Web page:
July 19, 2018
On July 19, the Senate Committee on Energy and Natural Resources convened a hearing on critical minerals—the fifth hearing on the subject in almost as many years, according to Chairwoman Lisa Murkowski (R-AK). The hearing was held to review the Department of the Interior’s (DOI) recently published final list of critical minerals, which are minerals required for basic civilian and/or military manufacturing and with a supply chain vulnerable to disruption. These critical minerals are used in a broad range of products essential to the economy and national security of the United States—from iPhones and fighter jets to practically every form of modern transportation.
In December of 2017, President Donald Trump released Executive Order 15817 directing DOI, in coordination with other federal agencies, to prepare a list of critical minerals and an interagency report addressing the United States’ vulnerability to disruptions in the supply of those minerals. As outlined in the Executive Order, the report must include a strategy to reduce the nation’s reliance on critical minerals, an assessment of recycling and reprocessing technology development, options for investment and trade through reliable sources, a plan to improve the topographic, geologic, and geophysical mapping of the U.S., and recommendations to streamline the mining permitting process.
Steven Fortier, director of the National Minerals Information Center at the U.S. Geological Survey (USGS), testified that the USGS Mineral Resources Program has already submitted a report on a proposed mapping plan that will be wrapped into the larger report stipulated by the executive order. The new generation of geological, geophysical, and topographic maps, part of the administration’s proposed Three Dimensional mapping and Economic Empowerment Program (3DEEP), would be compiled at a scale appropriate for assessing critical mineral resources for mining, which would also support work on other natural resources and urban planning. Fortier also clarified that the current critical minerals list is finalized but will be revisited periodically in the future, although a specific timeline has not yet been established.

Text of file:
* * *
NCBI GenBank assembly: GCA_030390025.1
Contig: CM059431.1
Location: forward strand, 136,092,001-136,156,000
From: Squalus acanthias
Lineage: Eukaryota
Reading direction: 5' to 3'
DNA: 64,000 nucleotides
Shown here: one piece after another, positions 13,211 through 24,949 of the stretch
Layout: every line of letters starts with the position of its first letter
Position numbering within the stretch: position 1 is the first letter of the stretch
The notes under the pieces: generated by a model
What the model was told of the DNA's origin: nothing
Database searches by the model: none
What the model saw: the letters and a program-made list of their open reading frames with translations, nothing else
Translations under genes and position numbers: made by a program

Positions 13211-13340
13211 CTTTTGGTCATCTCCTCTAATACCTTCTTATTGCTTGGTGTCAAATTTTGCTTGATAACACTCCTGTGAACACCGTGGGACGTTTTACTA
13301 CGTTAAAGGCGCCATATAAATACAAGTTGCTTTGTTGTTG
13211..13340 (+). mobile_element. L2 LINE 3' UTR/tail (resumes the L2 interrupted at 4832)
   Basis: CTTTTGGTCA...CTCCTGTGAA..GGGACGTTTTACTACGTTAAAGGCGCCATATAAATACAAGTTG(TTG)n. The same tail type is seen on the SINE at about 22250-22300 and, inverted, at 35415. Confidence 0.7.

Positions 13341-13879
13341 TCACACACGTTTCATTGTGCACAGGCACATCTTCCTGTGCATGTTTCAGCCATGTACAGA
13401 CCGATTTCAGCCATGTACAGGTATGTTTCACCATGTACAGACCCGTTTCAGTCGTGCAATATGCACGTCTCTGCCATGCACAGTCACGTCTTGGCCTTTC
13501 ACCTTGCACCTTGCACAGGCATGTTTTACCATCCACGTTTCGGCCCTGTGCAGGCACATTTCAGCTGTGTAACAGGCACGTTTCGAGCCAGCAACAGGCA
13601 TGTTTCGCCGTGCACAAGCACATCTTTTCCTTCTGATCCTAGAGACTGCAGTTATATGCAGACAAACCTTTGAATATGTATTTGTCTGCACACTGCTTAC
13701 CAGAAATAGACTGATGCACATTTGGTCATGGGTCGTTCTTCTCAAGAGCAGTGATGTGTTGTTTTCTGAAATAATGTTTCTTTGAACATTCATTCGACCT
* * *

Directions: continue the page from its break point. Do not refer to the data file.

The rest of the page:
In her opening statement, Senator Murkowski highlighted the “serious but needless” vulnerability in the U.S. critical mineral supply chain. Senator Murkowski stated that the U.S. supplies of twenty-one critical minerals are entirely imported and emphasized that the nation’s dependency on foreign imports has doubled in the past few decades. Much of the U.S. supply of critical minerals comes from China, a point of concern addressed at the hearing by Senators Murkowski and Ron Wyden (D-OR), who highlighted the nation’s current trade tensions with China and China’s previous record of selectively blocking rare earth element exports to Japan during a dispute in 2010. Senator Wyden also highlighted the Critical Minerals Policy Act of 2013 (S. 1600), a bill which he cosponsored in a previous session of Congress, as an example of bipartisan legislation seeking to address this issue. Senator Murkowski also expressed concern over the administration’s fiscal year 2019 request to eliminate funding for the Department of Energy’s Critical Minerals Institute.
During the hearing, some committee members and witnesses suggested emerging components of the U.S. critical mineral supply portfolio to include reclamation from coal slag, improved recycling, and the development of alternative technologies less dependent on critical minerals. Dr. Roderick Eggert of the Critical Materials Institute advised that, while there are not currently many systems in place for critical mineral recovery, now is the time to develop collections systems, sorting systems, and processing technology so that recycling can play a larger role in the future. Furthermore, witnesses noted the importance of improving mineral processing capacity in the United States, since better mining capacity and other alternatives alone would not resolve the vulnerability of the nation’s critical mineral supply chain. Witnesses also discussed the need to support a robust and capable workforce.
Source: Federal Register; U.S. Senate, Committee on Energy and Natural Resources.